Ethnic or religious disunity runs deep. It infects the total nation and the hearts of all Sri Lankans alike. Since without conscious, deliberate, and sustained effort, no one can remain unaffected by its corrosive influence, all groups must realise that such a problem cannot be easily resolved.
The transformation of a nation ultimately depends on the initiative and change of character of its citizens. Therefore, this may be an opportune moment to let us advance with an unflinching determination to lend effective support to the resolution of the ethnic and religious issues that are hindering the progress of this country.
Next important issue is finding out how we can transform our Independence into a meaningful one. First, we must ensure the growth and stability of racial and religious harmony. Both are at low ebbs today. Healing the wounds and building a society in which people of diverse backgrounds live as members of one family are the most pressing issues confronting us today. Our peace, our prosperity, and even our standing in the International Community depend on the resolution of these issues.
To build a society in which the rights of all its members are respected and guaranteed, all three races must be animated with the spirit of optimism and faith in the eventual realization of their highest aspirations. Everyone must recognize that unity is essential for their common survival. Everyone must recognize that there is only one nation – the Sri Lankan nation. Everyone must recognize that a harmoniously functioning society that permits the full expression of the potential of all persons can resolve the social and economic problems which are now confounding a society wracked with disunity.
When we talk about. meaningful Independence, another important matter which needs to be considered is political accountability. It is the key to the democratic consolidation, which is an essential requisite for the protection of Independence and sovereignty of the country.
This means, we need reforms that will substantially improve the role, the processes and accountability of our Parliament to the extent that it is not only deliberating, but anticipating, and leading. As a representative institution, our Parliament should not only want to have public confidence in its motives and actions but should want to genuinely deserve that confidence.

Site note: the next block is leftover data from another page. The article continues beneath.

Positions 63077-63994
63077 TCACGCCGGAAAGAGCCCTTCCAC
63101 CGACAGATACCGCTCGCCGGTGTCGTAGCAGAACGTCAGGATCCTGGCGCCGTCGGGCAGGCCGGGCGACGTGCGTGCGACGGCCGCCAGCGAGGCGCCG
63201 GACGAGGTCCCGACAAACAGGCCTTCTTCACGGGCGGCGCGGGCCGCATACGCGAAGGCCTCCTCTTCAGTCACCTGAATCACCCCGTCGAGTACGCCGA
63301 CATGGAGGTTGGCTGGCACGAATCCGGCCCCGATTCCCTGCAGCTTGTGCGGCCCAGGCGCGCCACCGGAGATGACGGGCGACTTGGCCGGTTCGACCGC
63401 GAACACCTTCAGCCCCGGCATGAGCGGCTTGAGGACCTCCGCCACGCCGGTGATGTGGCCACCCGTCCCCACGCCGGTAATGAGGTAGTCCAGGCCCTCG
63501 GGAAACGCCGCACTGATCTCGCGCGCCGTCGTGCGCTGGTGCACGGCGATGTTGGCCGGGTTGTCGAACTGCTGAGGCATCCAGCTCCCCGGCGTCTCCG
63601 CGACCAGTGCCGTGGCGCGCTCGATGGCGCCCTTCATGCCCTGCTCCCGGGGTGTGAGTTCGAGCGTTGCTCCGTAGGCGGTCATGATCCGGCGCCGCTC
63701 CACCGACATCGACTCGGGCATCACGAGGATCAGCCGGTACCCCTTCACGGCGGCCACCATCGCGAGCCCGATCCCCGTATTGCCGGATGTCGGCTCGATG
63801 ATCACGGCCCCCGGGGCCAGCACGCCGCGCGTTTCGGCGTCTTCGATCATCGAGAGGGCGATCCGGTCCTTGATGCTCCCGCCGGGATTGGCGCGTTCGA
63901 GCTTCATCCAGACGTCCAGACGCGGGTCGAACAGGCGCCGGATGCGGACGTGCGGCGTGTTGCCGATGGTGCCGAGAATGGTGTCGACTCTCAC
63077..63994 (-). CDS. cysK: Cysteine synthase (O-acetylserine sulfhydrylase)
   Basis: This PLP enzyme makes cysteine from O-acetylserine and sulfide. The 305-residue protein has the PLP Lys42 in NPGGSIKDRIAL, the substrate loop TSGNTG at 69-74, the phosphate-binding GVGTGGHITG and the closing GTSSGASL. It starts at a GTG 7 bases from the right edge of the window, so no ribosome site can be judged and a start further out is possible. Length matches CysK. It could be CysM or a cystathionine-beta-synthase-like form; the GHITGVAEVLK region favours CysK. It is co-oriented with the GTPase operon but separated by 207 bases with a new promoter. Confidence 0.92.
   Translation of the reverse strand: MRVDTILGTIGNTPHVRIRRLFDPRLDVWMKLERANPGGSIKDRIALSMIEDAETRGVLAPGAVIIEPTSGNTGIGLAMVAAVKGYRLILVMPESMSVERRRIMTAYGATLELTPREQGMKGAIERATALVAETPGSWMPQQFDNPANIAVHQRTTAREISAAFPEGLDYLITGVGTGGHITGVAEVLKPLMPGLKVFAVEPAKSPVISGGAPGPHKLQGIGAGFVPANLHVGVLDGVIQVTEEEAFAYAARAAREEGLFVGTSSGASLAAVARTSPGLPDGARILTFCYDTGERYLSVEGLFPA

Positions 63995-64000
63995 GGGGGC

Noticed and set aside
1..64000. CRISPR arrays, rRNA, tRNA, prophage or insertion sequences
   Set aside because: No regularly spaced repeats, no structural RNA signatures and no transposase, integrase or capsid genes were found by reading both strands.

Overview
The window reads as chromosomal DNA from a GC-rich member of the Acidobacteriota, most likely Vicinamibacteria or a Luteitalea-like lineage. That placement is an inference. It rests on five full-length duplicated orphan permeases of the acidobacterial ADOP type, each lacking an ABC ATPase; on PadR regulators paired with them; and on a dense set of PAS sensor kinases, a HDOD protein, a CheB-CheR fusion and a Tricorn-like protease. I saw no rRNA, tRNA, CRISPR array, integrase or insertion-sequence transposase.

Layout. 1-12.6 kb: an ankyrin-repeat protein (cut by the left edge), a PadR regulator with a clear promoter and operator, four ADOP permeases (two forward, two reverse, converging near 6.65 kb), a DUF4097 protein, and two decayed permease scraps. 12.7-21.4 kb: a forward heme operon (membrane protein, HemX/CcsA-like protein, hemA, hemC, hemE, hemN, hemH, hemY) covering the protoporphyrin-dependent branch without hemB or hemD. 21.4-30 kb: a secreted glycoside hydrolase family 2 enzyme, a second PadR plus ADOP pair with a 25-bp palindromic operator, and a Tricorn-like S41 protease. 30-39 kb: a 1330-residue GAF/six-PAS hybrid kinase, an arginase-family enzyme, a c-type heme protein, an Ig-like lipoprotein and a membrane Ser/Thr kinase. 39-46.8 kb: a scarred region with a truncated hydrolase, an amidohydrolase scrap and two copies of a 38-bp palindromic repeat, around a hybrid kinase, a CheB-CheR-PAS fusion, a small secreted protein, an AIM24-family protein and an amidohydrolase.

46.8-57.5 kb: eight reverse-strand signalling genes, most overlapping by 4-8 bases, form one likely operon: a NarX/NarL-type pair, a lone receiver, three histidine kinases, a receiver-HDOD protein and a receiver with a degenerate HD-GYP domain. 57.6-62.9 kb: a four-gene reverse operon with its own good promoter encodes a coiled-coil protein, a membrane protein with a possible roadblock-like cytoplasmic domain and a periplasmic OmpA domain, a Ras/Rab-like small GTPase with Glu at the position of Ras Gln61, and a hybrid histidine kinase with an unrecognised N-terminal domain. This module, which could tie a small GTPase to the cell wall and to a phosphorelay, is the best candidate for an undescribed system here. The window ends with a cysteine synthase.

Today, we have a unique opportunity of creating a political system and an environment where nearly all citizens can appreciate and participate in government and politics. This can be done only as long as the idea of political integrity and efficacy is built into our parliamentary system. We cannot expect citizens to get involved in social development if the politicians practice mindless politics rather than act as honourable and capable men and women. If the politicians themselves do not believe in our country’s ineffable capacity for good governance, how do we expect citizens to extend their support to develop the country.
We need to put the right people to work. We need to cultivate a generation of an educated workforce. We need to take the towns to the villages. That is the meaning of true independence. It means ‘taking the road less travelled” or sometimes, that “unconventional path” devising different solutions to our problems.
Thanks to the corrupt politicians, our democracy may be freewheeling, boisterous, corrupt, and inefficient. But, despite many stresses and strains over the years, it has survived, and even at times, flourished.
So, the idea of Sri Lanka tomorrow should be of one land embracing many peoples. It is the idea that a nation characterised by profound differences of caste, creed, colour, culture, cuisine, conviction, costume, and custom can still rally around a democratic consensus – namely, that everyone needs to agree only on the ground rules of how to disagree.
It is this consensus on how to manage without consensus that has led Sri Lanka to exist for the last 70 years, even as it faced challenges that led many to predict its disintegration.
Independence Day doesn’t mean one day of nationalist pride, it means a commitment to serve the nation in a truly inclusive way. Until we eradicate these social evils, intolerance and learn to accept differences and celebrate them, the people in Sri Lanka will never begin to prosper.